Evaluation of Potential Public Health Hazards

Past Exposure

LCAAP is gated and access has always been restricted to the public. Most areas of contaminationare located in isolated sections of the plant not frequently accessed by individuals on site. Thehousing area at the plant is on a hill surrounded by vegetation and is not in close proximity to anyareas of contamination. There is an inner fence that separates the housing area from the explosivesarea. Children living in the housing area are restricted from going onto the plant. There have beenoccasional violations of these rules in the past by children living in housing on site, however, plantsecurity have strictly enforced these rules. Access to the industrial areas of LCAAP is restricted bythe inner fence and children would not ever have access to this area without being accompanied byan adult. For these reasons, exposure to contaminated soil did not pose a past public health hazard.

Current and Future Exposures

Soil remediation efforts at LCAAP include a proposed a plan for interim remedialaction for the Installation-wide OU which was released for public comment during the winter 2001(LCAAP 2001). A final ROD for remedial action at the Area 18 OU and a ROD for interimremedial action at the Northeast Corner OU have been released. Soilremediation of waste pits and other areas of contamination will reduce the likelihood of any currentor future exposures to individuals on site at LCAAP. Additional data collection and site evaluationmay be required for some of the 31 designated areas within the Installation-wide OU to bettercharacterize the nature and extent of contamination. LCAAP will not pose current or future healthhazards to the public as long as access to the plant continues to be restricted and future land uses donot allow development of contaminated areas until they meet all state and federal cleanupguidelines.

Evaluation of Surface Water/Sediment Exposure Pathway

Conclusion

Surface water and sediment at LCAAP do not pose a past, current, or future public healthhazard. Contaminant levels were generally below CVs for surface water and sedimentsamples across LCAAP. A few contaminants were detected in close proximity to sourceareas above CVs. However, most water-related recreational activities on site take place on or near Veteran's Lake which is not very close to any areas of contamination.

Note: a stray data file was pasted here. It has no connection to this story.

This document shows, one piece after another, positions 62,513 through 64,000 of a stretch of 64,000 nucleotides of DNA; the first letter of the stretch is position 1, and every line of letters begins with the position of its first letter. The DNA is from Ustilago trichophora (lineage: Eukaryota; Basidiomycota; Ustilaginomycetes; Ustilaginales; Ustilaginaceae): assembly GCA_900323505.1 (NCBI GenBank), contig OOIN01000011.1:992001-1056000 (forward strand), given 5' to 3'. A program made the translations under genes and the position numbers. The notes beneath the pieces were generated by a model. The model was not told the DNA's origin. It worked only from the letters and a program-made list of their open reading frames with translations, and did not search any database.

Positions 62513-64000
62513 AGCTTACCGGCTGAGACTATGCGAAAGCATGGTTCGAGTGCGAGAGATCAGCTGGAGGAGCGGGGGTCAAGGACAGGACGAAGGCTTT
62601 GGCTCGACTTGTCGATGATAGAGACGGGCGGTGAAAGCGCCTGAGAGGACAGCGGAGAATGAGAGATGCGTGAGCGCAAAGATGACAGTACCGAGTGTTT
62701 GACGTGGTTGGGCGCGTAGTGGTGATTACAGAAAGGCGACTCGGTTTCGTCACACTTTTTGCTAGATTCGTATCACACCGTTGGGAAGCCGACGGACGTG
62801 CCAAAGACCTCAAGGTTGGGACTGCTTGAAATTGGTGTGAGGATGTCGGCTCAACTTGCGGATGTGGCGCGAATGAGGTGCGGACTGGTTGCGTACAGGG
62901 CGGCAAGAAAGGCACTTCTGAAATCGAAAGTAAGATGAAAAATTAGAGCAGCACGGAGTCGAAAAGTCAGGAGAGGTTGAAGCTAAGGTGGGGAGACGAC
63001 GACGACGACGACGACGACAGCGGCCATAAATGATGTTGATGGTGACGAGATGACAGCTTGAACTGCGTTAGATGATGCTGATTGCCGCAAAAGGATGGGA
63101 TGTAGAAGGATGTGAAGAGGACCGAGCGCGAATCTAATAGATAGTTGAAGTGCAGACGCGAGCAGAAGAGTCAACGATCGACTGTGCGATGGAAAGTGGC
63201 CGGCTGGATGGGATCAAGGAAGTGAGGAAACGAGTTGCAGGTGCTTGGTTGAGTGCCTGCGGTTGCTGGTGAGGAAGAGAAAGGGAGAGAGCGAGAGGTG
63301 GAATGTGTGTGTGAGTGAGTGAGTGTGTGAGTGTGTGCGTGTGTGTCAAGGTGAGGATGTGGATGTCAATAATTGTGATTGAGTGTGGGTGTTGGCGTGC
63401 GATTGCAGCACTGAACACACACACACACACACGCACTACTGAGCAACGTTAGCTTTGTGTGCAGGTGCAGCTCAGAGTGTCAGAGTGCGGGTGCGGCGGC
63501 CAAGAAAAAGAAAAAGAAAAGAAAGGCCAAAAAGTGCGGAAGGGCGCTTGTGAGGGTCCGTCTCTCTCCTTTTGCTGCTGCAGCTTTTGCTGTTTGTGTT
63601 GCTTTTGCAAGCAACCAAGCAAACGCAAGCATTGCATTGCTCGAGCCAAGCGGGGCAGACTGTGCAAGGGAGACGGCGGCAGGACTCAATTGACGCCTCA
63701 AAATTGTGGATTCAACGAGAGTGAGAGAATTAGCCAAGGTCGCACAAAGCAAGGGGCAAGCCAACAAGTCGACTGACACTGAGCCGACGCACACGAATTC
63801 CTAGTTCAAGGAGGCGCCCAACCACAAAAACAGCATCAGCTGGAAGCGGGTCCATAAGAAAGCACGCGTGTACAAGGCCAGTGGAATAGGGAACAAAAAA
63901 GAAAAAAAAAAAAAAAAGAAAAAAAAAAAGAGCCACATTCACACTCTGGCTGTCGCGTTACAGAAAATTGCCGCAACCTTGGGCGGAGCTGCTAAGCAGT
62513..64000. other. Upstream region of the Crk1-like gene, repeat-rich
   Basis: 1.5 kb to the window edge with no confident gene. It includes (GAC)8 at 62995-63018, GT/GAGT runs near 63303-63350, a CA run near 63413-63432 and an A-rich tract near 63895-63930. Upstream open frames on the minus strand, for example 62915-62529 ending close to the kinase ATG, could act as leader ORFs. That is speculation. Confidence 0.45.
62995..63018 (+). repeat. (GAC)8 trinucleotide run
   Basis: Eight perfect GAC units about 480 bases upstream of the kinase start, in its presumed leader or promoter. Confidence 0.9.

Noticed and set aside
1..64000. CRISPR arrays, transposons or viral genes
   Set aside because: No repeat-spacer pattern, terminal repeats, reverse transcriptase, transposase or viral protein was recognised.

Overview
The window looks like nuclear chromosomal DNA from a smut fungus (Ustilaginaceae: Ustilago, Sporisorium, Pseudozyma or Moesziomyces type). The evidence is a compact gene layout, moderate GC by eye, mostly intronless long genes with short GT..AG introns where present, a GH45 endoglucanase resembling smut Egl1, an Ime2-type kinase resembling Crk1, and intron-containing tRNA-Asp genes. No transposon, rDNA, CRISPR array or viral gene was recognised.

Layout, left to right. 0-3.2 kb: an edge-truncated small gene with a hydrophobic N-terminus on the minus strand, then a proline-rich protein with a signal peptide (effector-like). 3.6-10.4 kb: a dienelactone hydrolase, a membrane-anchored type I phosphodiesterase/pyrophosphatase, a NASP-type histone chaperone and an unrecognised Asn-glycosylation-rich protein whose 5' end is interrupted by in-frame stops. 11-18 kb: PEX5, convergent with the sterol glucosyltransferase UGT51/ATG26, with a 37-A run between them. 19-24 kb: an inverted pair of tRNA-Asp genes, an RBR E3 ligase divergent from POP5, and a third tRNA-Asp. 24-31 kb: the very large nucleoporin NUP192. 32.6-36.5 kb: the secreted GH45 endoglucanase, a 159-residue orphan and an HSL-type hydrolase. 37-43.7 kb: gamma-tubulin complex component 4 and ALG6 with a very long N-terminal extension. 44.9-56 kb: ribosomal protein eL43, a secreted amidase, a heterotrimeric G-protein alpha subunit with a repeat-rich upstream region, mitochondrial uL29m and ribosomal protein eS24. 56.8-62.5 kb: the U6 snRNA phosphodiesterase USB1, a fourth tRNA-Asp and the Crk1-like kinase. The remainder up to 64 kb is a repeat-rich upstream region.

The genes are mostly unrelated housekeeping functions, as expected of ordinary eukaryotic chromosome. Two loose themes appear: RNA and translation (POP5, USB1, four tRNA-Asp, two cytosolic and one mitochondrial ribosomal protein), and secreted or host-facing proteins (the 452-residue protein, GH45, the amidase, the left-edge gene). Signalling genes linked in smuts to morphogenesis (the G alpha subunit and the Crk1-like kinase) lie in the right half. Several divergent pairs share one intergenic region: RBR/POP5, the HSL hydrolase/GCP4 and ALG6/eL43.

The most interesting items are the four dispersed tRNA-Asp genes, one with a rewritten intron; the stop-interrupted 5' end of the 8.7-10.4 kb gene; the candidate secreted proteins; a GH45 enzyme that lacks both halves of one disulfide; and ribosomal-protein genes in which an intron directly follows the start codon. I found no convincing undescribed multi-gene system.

Discussion

Surface Water Use

LCAAP is located on a surface water divide. Surface water drainage originating from the western portion of the plant flows northwest toward West Fire Prairie Creek and eventually Little Blue River, less than 1 mile away. Drainage originating from the eastern portion of the plant flows northeast toward East Fire Prairie Creek and eventually into the Missouri River, approximately 5 miles away (EA Engineering 1994). There are four locations occupying a total of 5.58 acres at LCAAP that have been designated as wetland areas by theU.S. Army Corps of Engineers.

Surface water is not used as a source of drinking water for LCAAP or for most of the residential,commercial, and industrial areas located near the plant. The only surface water source of drinkingwater in the area is from the Missouri River located approximately 8 miles north of LCAAP (R.Maley, Missouri Department of Health, personal communication, October 19, 1999). Veteran'sLake is located in the northeast portion of the plant and is used for recreational activities such asboating and fishing. Swimming is not permitted at Veteran's Lake. There are a number of smallponds scattered across the plant, some of which are used for fishing.

Nature and Extent of Surface Water/Sediment Contamination

Metals, some explosives (e.g., RDX), and a few VOCs were detected above their CVs in some of thesurface water and sediment sampled in the areas of contamination. Most of the surface water andsediment samples taken were in close proximity to sources of contamination. VOCs detected insurface water above their CVs include TCE (21 ppb), chloroethane (90 ppb), bromodichloro-methane (5.22 ppb), and dibromochloromethane (3.38 ppb). Since access to the plant is restricted,exposure to sediment is unlikely for individuals located off site. Remedial activities are ongoing atLCAAP, thereby reducing the potential for individuals to be exposed to site-related contaminants inthe future.

Veteran's Lake was eliminated from further consideration as a source of contamination in the RIreport of the Installation-Wide OU released in 1994 because all compounds detected in surfacewater were comparable to background levels (EA Engineering 1994). In 1992, 1,2-DCE (27 ppb)and TCE (21 ppb) were detected in a surface water sample taken from Ditch B, in the Area 18 OU.Surface water from Ditch B eventually flows off site to the northeast toward East Fire Prairie Creek.In 1992, surface water and sediment samples were taken from three off-site locations, one of whichwas downstream of Ditch B. These samples did not contain concentrations of metals, explosives, or VOCs that exceeded CVs (EA Engineering 1994).

Evaluation of Potential Public Health hazards

Past Exposure

Most of the contaminants detected in surface water and sediment across LCAAP were below CVs. On-site surface water is not used as a source of drinking water for LCAAP and any potentialexposures to on-site surface water and sediment would have been infrequent and of short duration.Most fishing and recreational activities at LCAAP are limited to Veteran's Lake. The closest area ofcontamination is over one-half mile to the northwest of this lake and the concentrations found are toolow to pose a health hazard. ATSDR concludes that past exposures to surface water and sediment did not pose a public health hazard.